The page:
Intraoperative Radiographic Detection of Intrapelvic Acetabular Screw Penetration: Lessons Learned From Our Trauma Colleagues.
BACKGROUND: Intraoperative vascular injury during total hip arthroplasty represents a catastrophic complication. Acetabular screw placement represents one possible mode of injury. The purpose of this study was to evaluate the utility of various fluoroscopic views in the detection of intrapelvic screw penetration.
METHODS: A radiopaque pelvis Sawbones model was instrumented with a hemispherical acetabular component. Four intrapelvic quadrants were defined. Screws were placed, 3 in each quadrant, and imaged sequentially at 3 depths: 0 mm, 5 mm, and 10 mm penetrated. Eight fluoroscopic images were used: anteroposterior, inlet, outlet, iliac oblique, obturator oblique, "down the wing," obturator outlet, and a "quad" view. Three blinded, independent surgeons evaluated the images for intrapelvic screw penetration. Images were analyzed in isolation and as a "triple-shot series" consisting of the "quad," obturator outlet, and iliac oblique views. Sensitivity and specificity values were then calculated.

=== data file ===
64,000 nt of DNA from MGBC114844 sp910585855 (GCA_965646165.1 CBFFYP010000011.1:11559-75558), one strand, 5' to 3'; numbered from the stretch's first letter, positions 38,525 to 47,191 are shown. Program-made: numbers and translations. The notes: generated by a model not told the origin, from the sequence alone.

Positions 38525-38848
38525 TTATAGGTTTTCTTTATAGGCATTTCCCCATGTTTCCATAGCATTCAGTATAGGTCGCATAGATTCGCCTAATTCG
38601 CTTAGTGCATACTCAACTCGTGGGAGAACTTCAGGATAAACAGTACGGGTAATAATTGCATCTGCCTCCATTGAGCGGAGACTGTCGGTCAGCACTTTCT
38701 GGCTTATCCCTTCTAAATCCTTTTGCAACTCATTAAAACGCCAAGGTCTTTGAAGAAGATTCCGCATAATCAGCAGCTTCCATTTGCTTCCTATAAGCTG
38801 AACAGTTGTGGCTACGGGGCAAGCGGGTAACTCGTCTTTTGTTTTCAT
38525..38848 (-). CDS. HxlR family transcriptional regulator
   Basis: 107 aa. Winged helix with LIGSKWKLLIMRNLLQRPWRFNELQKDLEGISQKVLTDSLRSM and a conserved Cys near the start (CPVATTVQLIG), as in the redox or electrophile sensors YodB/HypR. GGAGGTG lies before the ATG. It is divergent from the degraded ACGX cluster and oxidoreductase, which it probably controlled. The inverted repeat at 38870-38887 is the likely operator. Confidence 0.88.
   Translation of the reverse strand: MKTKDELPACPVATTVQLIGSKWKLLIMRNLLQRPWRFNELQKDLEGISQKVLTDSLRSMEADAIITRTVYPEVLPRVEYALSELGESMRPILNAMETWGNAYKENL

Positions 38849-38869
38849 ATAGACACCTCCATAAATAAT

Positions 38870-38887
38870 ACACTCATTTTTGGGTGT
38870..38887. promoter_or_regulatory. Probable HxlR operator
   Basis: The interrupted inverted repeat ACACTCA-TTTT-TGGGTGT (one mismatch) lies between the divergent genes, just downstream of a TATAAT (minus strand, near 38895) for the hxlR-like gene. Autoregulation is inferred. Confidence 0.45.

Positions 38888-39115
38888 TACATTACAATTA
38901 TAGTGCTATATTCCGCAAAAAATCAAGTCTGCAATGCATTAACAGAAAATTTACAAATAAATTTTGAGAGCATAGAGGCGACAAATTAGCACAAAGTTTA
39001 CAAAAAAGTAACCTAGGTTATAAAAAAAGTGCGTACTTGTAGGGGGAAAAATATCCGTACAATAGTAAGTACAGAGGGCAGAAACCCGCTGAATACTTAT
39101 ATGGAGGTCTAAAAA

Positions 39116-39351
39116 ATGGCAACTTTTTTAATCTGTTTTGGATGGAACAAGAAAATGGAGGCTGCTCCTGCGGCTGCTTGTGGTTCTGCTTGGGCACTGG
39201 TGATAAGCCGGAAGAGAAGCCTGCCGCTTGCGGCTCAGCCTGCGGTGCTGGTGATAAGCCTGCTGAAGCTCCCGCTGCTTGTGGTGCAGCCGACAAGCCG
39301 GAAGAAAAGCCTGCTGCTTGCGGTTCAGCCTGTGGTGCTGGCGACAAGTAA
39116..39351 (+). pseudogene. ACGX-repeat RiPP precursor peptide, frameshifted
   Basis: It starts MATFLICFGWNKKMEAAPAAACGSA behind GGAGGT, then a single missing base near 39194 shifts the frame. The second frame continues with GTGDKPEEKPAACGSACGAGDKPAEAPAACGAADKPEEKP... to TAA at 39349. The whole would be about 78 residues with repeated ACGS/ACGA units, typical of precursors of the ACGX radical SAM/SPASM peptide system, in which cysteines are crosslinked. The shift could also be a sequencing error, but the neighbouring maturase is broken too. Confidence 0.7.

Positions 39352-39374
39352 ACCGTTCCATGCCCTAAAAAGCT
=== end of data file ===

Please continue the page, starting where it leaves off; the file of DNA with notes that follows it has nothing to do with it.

RESULTS: In isolation, the "quad" view had the highest sensitivity for screw penetration (62%). The triple-shot series was found to be 100% sensitive in all 4 quadrants for detecting 10 mm of screw penetration. The specificity of the series was found to be 100% in all quadrants except for the posterior superior quadrant where it was 67%. Interobserver agreement approached perfection (Kappa ≥0.947) between all surgeons (
CONCLUSIONS: This study is the first to assess the use of fluoroscopy in the detection of intrapelvic penetration of transacetabular screws. We found that a 3-radiograph series provided a sensitive and specific metric for the detection of intrapelvic screw penetration.
Wilson JM, Pflederer JA, Schwartz AM, Farley KX, Reimer NB. Intraoperative Radiographic Detection of Intrapelvic Acetabular Screw Penetration: Lessons Learned From Our Trauma Colleagues. Arthroplast Today. 2021 Apr 15;8:226-230. doi: 10.1016/j.artd.2021.02.011. PMID: 33937463; PMCID: PMC8079330.